Archive for 26th May 2015

Holiday Checklist for Driving in Europe

Compulsory Equipment for Driving in Europe

Many Irish folks are gearing up for their holidays. As always, Europe is proving a popular destination for people, lots of whom will be opting to drive.

But before you hit the road, remember that there are certain compulsory items you are legally obliged to carry in many countries when driving. Some will be obvious (IRL sticker), others less so (breathalyser).

We’ve compiled a list of compulsory items according to the countries below. So, be sure to check the list carefully…and happy holidaying!

IRL Sticker

Headlamp Beam Converters

Warning Triangle

Hi-Vis Jacket

First Aid Kit

NF Approved Breathalyser

Spare Bulbs

holliday checklist

Compulsory Equipment for Driving in Europe




Rejuvenating Your Car (Part 2 – Fluids)

Car DIY - Changing Car Fluids

Last month we looked at ways of rejuvenating your old motor. We discussed ways of superficially sprucing up the car – cleaning tips, interior and exterior styling options, accessorising etc.

This time around however, we’re going to focus on the actual performance of the car and affordable ways of ensuring your vehicle keeps running smoothly.


Flush out your fluids

This is one of the most essential and cost effective ways of protecting your car against break downs and an assortment of mechanical damage. It’s a straight-forward job even for a novice. And the more you do it the easier it becomes.

  1. You can start by consulting your car manual (if you still have it – if you don’t you might want to invest in one HERE). The manual’s, while not essential, at least provide a guide for checking and changing fluids – you can then mark the dates in your calendar to ensure the job gets done wNext hen it needs doing.
  2. Park the car on a flat surface and pull up the handbrake.
  3. Open the car bonnet.
  4. Once the car has cooled down and the oils have drained (give it an hour to be safe) you can check the ENGINE OIL. Pull the Oil Dipstick fully out and wipe clean to ensure a clear reading. Put the dipstick back in and remove once again to read the oil level. The dipstick has a number of marking indicating differing oil levels. If low add an appropriate amount of engine oil.
    1. It’s also worth noting the engine oil colour –Clean = clear / golden, whereas Black / Brown indicates dirty engine oil. UIf the oil is cloudy it might point to contamination (possibly with coolant). This could be down to a blown head gasket in which case you should bring the car to a qualified mechanic.
    2. As a general rule of thumb, it is recommended that you change your engine oil every six months.
    3. If you are going to change your oil (or fluids) an OIL VACUUM PUMP is a handy tool.
  5. Next check the TRANSMISSION OIL, which is responsible for greasing the gear system. It’s part of a closed system so you shouldn’t ever be low on it. You just want to check that it’s clean. You will need to have the engine running. It is the second of the two dipsticks. Follow the same steps you did for checking the engine oil.
    1. FYI: Transmission Oil is reddish in colour and does not need to be replaced as much as engine oil. Brown / Black transmission oil should be replaced.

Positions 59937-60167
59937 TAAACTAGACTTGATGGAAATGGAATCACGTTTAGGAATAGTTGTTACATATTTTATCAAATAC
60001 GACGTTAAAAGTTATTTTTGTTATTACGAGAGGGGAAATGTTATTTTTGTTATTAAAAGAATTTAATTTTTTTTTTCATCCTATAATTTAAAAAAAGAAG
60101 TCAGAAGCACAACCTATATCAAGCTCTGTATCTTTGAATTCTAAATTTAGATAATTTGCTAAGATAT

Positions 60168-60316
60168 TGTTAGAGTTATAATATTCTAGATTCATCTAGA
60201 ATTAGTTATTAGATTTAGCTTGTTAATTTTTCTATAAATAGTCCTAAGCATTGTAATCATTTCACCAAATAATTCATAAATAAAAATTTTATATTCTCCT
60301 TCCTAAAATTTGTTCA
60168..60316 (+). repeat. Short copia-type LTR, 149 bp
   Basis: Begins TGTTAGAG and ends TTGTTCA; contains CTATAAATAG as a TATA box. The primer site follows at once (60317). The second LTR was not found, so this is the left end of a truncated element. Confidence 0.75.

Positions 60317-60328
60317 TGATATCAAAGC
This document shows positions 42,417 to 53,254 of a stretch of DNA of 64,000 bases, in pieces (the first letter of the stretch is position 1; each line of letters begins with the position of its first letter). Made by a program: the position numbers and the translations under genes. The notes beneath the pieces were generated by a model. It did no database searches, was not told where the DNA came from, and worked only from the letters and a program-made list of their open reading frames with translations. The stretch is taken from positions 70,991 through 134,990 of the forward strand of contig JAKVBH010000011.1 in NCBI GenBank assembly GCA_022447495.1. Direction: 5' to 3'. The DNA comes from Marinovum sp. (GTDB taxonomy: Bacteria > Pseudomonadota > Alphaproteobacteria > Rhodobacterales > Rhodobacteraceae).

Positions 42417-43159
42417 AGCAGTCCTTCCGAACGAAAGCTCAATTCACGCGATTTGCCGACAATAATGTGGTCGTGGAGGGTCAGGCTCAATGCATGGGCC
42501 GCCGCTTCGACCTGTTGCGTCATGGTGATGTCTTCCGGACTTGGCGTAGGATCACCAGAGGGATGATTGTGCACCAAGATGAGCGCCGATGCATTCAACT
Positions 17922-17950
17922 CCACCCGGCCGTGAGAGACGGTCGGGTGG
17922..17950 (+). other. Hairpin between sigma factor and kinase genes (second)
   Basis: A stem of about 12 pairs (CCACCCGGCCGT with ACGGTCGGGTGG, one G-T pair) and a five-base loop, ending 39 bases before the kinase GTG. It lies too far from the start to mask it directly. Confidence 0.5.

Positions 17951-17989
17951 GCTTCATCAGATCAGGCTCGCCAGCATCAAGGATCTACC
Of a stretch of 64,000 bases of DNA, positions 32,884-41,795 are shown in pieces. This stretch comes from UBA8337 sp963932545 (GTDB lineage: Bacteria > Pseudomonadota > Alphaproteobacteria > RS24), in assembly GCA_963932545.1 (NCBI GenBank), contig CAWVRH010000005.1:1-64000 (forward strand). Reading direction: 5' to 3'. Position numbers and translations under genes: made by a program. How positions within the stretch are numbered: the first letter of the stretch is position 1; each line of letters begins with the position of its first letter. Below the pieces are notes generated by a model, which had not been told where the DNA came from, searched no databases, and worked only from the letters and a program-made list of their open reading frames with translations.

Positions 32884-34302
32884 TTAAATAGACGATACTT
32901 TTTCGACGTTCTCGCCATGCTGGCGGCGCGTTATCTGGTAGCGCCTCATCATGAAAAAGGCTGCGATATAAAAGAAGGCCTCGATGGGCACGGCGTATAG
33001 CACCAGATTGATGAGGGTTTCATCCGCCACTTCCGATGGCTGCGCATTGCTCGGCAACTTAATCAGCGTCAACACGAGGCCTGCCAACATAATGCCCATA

6. BRAKE FLUID – Again, like the Transmission Oil, the Brake Fluid is a closed system. Locate the brake master cylinder (it’s generally on the driver’s side of the car by the rear of the engine compartment. It has a plastic reservoir and rubber cap with metal tubes emanating from the cylinder.
    1. Low brake fluid is never a good sign – cars aren’t designed to consume a lot of the stuff – so it could point to a brake line leak, or worn brakes. Low fluid might necessitate a car check-up as a car low on brake fluid might not stop!
  7. POWER STEERING FLUID – The power steering fluid is responsible for keeping your steering smooth. When it starts to run low you may begin to hear a slight groaning noise from the wheel.
    1. Locate the reservoir – you can usually check the level by looking at the reservoir. This fluid does not generally tend to run low, so it levels have dropped significantly then it might be worth checking with your mechanic.
    2. The need to flush and replace is rare, but it doesn’t hurt to keep the level topped up.
  8. COOLANT ANTIFREEZE – Responsible for keeping your car running cool. Low levels of coolant result in the car overheating. It’s located in the car’s radiator.
    1. Remove the radiator cap once the car has cooled down.
    2. You should a line inside that indicates where the coolant should come up to.
    3. Be sure to add the same coolant that’s currently in the car.


Golf Tops Irish Car Sales in 2015


The 2015 first quarter figures are in for cars sold in Ireland and it’s a familiar trio occupying the top three spots.

The perennially popular Volkswagen Golf takes the number one spot for car sales in Ireland, with the Ford Focus and Nissan Qashqai taking up the second and third spots respectively.

There was close to 75,000 new cars sold in Ireland since January, with the Golf contributing 3.600 to that total.

That overall figure represents a 28% increase on new cars sold this time last year, according to the Society of the Irish Motor Industry who carried out the research.

The most popular colour car sold was black, followed by silver, white and maroon. Unsurprisingly, Dublin led the way in terms of sales contributing 40% to the overall figure.


Top 10 Models

  1. Volkswagen GOLF
  2. Ford FOCUS
  3. Nissan QASHQAI
  4. Toyota COROLLA
  5. Skoda OCTAVIA
  6. Hyundai IX35
  7. Ford FIESTA
  8. Volkswagen PASSAT SALOON
  9. Toyota YARIS
  10. Kia SPORTAGE